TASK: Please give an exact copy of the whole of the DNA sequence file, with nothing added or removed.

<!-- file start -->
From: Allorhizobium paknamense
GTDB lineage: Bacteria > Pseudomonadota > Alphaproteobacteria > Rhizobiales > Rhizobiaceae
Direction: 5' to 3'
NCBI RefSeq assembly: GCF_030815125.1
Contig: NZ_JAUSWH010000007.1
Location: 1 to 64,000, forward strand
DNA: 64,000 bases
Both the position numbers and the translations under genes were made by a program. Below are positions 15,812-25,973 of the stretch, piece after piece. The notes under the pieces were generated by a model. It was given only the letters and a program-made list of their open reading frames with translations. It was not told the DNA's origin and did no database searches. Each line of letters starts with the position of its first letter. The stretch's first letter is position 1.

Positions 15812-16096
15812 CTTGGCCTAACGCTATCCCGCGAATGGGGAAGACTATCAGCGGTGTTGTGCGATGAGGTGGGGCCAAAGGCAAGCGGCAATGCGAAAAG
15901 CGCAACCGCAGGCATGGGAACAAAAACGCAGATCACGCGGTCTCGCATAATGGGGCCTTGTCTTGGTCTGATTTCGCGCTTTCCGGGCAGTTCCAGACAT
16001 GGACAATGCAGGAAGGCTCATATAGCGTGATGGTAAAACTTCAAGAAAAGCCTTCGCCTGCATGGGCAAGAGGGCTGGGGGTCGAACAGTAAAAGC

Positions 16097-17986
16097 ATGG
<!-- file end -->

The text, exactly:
From: Allorhizobium paknamense
GTDB lineage: Bacteria > Pseudomonadota > Alphaproteobacteria > Rhizobiales > Rhizobiaceae
Direction: 5' to 3'
NCBI RefSeq assembly: GCF_030815125.1
Contig: NZ_JAUSWH010000007.1
Location: 1 to 64,000, forward strand
DNA: 64,000 bases
Both the position numbers and the translations under genes were made by a program. Below are positions 15,812-25,973 of the stretch, piece after piece. The notes under the pieces were generated by a model. It was given only the letters and a program-made list of their open reading frames with translations. It was not told the DNA's origin and did no database searches. Each line of letters starts with the position of its first letter. The stretch's first letter is position 1.

Positions 15812-16096
15812 CTTGGCCTAACGCTATCCCGCGAATGGGGAAGACTATCAGCGGTGTTGTGCGATGAGGTGGGGCCAAAGGCAAGCGGCAATGCGAAAAG
15901 CGCAACCGCAGGCATGGGAACAAAAACGCAGATCACGCGGTCTCGCATAATGGGGCCTTGTCTTGGTCTGATTTCGCGCTTTCCGGGCAGTTCCAGACAT
16001 GGACAATGCAGGAAGGCTCATATAGCGTGATGGTAAAACTTCAAGAAAAGCCTTCGCCTGCATGGGCAAGAGGGCTGGGGGTCGAACAGTAAAAGC

Positions 16097-17986
16097 ATGG